Proceedings of the National Academy of Sciences of the United States of America
Department of Biological Sciences
Microtubule proteins isolated from calf brain will undergo gelation-contraction in the presence of ATP. We have now examined this process by video-enhanced contrast microscopy. After ATP addition to steady-state microtubules, slow (1-5 micron/min), linear movements of particles and microtubules toward aggregation centers occur. The resulting structures resemble mitotic spindle asters. During the time when gel contraction occurs, asters move (at 1-5 micron/min) toward other nearby asters. This is accompanied by the apparent shortening of the microtubules running between the asters. This is the first example of isolated microtubules undergoing a process that has similarities to half-spindle shortening during anaphase A. Formation of aster-like structures without preformed microtubule organizing centers raises the possibility that a similar process may contribute to microtubule organization in vivo.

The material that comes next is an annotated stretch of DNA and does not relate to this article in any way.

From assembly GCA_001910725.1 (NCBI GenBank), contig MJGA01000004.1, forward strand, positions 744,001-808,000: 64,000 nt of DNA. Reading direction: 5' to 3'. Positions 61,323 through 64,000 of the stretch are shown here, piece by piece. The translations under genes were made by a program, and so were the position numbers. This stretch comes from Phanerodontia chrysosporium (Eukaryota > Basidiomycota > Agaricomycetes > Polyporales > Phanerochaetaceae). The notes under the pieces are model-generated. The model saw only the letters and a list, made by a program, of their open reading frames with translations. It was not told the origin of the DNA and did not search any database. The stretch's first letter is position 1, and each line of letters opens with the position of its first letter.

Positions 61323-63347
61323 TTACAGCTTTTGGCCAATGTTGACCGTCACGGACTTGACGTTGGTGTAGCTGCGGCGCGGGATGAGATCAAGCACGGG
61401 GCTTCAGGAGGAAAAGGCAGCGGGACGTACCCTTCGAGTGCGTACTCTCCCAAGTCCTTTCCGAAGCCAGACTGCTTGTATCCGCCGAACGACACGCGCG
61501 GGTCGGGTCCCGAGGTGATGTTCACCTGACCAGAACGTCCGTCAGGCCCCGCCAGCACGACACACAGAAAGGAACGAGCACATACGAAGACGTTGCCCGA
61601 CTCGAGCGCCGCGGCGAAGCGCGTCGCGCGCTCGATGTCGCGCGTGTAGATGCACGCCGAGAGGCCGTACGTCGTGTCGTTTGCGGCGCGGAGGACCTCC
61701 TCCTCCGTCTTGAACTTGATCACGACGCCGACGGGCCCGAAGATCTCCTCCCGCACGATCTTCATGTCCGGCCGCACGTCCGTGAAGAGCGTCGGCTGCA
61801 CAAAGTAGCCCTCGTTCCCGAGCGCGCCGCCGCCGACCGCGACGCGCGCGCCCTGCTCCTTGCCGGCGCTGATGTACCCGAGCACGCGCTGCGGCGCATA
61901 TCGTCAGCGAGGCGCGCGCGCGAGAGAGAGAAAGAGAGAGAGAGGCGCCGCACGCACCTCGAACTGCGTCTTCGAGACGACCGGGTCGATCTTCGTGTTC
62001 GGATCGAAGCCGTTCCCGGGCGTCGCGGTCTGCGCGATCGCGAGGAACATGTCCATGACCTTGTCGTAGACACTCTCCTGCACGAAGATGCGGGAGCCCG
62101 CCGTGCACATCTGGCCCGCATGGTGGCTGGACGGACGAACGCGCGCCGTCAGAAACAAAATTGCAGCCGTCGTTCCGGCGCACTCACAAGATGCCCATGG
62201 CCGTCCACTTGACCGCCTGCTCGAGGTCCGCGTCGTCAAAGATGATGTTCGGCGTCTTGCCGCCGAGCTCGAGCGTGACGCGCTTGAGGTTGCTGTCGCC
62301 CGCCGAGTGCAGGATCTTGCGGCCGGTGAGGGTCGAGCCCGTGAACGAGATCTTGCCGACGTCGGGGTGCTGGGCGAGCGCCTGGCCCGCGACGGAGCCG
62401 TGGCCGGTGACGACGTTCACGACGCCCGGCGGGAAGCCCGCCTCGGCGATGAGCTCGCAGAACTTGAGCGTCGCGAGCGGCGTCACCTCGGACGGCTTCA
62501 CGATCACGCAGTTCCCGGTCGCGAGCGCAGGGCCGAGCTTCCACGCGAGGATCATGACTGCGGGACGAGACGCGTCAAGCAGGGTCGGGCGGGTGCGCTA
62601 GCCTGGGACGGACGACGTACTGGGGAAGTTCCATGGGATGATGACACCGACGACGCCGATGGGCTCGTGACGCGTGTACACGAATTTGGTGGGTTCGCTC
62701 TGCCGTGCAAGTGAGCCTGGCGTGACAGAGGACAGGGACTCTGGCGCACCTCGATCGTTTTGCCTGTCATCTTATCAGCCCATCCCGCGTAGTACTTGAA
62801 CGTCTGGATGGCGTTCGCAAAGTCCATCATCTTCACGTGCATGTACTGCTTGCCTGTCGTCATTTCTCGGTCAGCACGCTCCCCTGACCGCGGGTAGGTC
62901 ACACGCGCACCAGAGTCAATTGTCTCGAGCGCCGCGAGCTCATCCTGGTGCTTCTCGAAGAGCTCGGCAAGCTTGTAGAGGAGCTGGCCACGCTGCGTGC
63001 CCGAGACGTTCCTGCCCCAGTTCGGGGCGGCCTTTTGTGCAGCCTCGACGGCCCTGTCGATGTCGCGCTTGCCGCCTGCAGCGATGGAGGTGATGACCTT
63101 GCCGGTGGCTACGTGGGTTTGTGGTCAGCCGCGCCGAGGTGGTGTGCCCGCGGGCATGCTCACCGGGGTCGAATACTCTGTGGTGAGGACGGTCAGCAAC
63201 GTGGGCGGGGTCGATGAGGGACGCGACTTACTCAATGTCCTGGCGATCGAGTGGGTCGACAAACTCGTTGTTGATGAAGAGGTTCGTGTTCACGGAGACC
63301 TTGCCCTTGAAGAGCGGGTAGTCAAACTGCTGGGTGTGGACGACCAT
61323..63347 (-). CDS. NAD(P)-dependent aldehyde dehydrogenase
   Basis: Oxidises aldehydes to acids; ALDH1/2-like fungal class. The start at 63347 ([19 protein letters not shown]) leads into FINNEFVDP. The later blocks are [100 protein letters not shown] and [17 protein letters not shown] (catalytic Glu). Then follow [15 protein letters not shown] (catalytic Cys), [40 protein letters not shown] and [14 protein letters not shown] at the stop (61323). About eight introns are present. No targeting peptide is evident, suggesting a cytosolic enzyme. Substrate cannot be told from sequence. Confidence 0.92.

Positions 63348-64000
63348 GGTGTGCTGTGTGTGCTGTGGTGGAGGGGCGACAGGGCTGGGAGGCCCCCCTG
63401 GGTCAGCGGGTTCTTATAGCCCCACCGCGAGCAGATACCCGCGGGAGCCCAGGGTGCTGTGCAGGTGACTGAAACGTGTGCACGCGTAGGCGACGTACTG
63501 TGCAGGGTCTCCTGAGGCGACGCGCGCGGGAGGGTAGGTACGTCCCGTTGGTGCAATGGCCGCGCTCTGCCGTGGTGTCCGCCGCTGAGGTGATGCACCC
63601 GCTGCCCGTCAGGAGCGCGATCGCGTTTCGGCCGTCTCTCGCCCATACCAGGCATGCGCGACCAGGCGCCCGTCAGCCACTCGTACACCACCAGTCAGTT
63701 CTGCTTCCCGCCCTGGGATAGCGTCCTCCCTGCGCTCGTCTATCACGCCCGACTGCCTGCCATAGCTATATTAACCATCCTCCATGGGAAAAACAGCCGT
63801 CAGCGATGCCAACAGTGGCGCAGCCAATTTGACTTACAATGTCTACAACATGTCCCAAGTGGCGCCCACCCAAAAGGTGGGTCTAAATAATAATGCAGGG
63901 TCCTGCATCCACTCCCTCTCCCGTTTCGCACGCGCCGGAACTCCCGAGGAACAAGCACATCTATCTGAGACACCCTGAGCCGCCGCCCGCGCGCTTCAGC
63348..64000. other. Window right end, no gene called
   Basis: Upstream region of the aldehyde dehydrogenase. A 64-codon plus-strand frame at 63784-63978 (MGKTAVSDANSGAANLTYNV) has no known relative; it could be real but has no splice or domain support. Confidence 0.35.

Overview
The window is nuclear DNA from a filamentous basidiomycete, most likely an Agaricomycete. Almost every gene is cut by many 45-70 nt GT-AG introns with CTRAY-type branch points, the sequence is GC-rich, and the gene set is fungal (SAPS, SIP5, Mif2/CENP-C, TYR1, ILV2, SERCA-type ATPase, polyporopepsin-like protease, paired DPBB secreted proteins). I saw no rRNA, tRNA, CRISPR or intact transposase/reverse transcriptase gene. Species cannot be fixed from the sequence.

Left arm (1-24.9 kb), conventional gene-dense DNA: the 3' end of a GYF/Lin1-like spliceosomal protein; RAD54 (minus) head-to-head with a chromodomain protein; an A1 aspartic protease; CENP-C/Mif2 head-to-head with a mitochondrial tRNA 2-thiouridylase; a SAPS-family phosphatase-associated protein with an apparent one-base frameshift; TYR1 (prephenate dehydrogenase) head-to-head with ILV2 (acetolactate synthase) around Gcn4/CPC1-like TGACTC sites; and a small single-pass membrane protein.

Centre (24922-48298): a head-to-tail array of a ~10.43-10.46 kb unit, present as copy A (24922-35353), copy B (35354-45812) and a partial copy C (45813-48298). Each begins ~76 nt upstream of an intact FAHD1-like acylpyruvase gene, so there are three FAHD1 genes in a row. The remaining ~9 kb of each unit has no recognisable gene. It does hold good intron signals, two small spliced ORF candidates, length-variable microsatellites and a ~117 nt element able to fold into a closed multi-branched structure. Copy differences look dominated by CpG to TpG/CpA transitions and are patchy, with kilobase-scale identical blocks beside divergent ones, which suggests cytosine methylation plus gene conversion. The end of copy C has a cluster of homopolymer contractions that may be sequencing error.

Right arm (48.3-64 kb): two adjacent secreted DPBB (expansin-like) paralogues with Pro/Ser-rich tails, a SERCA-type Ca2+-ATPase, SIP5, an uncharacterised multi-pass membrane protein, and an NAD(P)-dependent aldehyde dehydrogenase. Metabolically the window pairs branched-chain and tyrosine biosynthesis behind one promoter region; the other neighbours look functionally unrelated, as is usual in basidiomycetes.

Weisenberg RC, Allen RD, Inoue S. ATP-dependent formation and motility of aster-like structures with isolated calf brain microtubule proteins. Proc Natl Acad Sci U S A. 1986;83(6):1728-1732. doi:10.1073/pnas.83.6.1728
Dartmouth Digital Commons Citation
Weisenberg, Richard C.; Allen, Robert D.; and Inoue, Shinya, "ATP-dependent Formation and Motility of Aster-like Structures with Isolated Calf Brain Microtubule Proteins." (1986). Open Dartmouth: Published works by Dartmouth faculty. 1221.